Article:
The FBI has a new challenge for its agents: passing a physical fitness test.
The test marks the first time in 16 years that the Federal Bureau of Investigation is asking its agents to meet goals for fitness. Agents will have to achieve a passing score that includes points for completing various challenges, including sit-ups, push-ups, a 300-meter sprint and a 1.5-mile run.
The fitness test comes in response to the changing nature of the FBI force, which has become more deskbound and sedentary as agents increasingly focus on cyber terrorism and international threats. The test is meant to refocus agents on physical fitness so they can meet minimum standards, particularly when they must chase suspects or react to public incidents.
The bureau’s approximately 13,500 agents will be required to pass the fitness test, as will all new applicants.
“You’ve got to be in great shape and be able to withstand the physical rigors of the job to be a special agent,” the FBI Academy tells potential recruits on its website.
The fitness trials are given in quick succession, with just five minutes of rest between each portion of the test. Scoring is on a scale of -2 to 10 and agents must attain a total score of at least 12.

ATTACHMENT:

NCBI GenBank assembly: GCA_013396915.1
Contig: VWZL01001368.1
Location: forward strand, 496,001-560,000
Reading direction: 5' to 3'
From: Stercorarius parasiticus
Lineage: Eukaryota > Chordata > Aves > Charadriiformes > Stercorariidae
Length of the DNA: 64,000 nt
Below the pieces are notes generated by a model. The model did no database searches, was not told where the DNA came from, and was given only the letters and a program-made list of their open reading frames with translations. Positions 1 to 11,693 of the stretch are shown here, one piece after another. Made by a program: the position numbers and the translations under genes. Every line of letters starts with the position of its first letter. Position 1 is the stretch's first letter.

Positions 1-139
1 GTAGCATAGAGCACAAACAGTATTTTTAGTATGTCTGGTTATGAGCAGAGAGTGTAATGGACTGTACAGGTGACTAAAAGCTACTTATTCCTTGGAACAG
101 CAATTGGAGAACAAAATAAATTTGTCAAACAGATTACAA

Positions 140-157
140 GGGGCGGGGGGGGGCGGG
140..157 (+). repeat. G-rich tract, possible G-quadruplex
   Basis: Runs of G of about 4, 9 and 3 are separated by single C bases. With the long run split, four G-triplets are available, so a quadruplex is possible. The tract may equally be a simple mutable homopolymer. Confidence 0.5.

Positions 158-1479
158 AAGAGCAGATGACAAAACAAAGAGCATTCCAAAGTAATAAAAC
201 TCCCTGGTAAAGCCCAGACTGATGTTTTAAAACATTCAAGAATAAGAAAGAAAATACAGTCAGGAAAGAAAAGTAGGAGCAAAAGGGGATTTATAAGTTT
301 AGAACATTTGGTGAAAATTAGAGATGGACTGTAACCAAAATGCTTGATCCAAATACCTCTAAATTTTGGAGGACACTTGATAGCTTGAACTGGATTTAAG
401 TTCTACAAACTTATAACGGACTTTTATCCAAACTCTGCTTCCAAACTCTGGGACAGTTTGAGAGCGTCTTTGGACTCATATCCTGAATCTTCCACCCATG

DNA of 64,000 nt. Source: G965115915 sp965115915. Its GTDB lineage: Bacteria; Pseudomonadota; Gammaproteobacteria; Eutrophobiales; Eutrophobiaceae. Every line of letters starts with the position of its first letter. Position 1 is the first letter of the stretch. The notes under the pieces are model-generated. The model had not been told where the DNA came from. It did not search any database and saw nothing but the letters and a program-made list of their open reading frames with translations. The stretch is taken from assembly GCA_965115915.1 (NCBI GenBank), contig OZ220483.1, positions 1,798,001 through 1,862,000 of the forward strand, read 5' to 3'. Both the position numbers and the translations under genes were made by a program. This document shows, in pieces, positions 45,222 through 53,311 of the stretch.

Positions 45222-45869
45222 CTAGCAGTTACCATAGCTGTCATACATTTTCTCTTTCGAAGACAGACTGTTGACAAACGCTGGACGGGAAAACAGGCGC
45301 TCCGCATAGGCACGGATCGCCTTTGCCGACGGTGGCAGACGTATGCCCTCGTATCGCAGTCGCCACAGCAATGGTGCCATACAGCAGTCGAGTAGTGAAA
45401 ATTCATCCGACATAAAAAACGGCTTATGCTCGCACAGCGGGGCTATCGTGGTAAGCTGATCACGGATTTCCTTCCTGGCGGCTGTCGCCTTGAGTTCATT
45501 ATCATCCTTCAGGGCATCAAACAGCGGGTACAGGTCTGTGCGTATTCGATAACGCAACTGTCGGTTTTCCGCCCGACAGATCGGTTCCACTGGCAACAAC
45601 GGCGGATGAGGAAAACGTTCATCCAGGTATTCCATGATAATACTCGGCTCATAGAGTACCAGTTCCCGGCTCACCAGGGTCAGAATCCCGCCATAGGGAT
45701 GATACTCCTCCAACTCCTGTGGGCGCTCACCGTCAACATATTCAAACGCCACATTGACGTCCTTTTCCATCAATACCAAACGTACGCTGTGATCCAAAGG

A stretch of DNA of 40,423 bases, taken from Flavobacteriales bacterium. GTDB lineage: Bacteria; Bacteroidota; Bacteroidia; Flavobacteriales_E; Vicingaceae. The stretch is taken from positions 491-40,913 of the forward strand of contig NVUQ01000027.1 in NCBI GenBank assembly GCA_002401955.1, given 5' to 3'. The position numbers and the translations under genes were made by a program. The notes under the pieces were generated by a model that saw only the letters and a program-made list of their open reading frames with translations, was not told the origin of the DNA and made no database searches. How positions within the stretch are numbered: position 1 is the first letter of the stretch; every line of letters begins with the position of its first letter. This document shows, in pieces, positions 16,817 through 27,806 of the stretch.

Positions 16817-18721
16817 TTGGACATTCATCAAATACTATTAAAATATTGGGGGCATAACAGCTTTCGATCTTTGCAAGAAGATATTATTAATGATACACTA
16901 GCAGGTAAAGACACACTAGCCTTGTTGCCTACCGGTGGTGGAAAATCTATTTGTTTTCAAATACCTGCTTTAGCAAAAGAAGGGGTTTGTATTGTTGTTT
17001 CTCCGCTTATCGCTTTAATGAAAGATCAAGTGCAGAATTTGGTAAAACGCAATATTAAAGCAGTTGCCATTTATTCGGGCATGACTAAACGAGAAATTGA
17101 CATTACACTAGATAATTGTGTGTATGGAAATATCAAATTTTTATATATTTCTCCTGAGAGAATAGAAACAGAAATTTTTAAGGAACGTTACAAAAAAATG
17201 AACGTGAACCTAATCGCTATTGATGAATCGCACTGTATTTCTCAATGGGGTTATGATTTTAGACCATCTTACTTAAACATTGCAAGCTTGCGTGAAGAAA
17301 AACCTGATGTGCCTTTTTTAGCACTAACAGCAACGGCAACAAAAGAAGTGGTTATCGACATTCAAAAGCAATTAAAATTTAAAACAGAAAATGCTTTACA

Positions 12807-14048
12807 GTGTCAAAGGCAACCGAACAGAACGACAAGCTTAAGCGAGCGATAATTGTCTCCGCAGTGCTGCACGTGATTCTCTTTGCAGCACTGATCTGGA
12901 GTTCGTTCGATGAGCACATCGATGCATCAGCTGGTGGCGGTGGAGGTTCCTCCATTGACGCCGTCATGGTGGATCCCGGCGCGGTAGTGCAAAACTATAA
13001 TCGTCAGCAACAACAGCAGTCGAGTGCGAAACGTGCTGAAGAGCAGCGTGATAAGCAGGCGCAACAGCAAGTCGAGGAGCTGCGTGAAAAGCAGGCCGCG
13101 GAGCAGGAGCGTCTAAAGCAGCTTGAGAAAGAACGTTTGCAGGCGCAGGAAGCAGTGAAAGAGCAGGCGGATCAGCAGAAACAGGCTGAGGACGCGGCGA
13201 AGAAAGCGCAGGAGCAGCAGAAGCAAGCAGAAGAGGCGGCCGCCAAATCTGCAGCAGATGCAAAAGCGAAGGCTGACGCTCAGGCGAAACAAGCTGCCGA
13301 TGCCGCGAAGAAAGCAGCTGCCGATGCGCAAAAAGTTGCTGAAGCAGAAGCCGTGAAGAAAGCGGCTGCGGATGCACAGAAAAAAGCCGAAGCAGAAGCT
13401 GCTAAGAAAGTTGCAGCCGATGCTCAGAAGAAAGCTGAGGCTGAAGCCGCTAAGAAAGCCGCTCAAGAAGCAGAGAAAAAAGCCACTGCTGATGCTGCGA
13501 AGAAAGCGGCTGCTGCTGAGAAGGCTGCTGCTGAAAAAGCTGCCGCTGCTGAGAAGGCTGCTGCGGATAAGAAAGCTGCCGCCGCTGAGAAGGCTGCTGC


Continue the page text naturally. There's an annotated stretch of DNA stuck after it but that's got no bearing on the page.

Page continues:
For example, male agents will get a score of 3 if they complete 43 or 44 sit-ups within a minute. Female agents, who account for about 20% of the bureau’s force, will need to complete 41 or 42 sit-ups. In the 1.5-mile run, women who cross the finish line in a time of about 12 minutes 30 seconds will earn a score of 3. Men will have to shave about a minute off that time in order to bag 3 points.
Among other mandatory requirements, candidates for employment as an FBI special agent must be U.S. citizens between the ages of 23 and 36 and have at least a bachelor’s degree from an accredited university or college.
In addition to the fitness requirements, applicants to the bureau also must meet training goals for academics, firearms, operational skills and leadership. New recruits get about 21 weeks of training at the FBI Academy in Quantico, Virginia, before being assigned to one of the agency’s more than 50 field offices.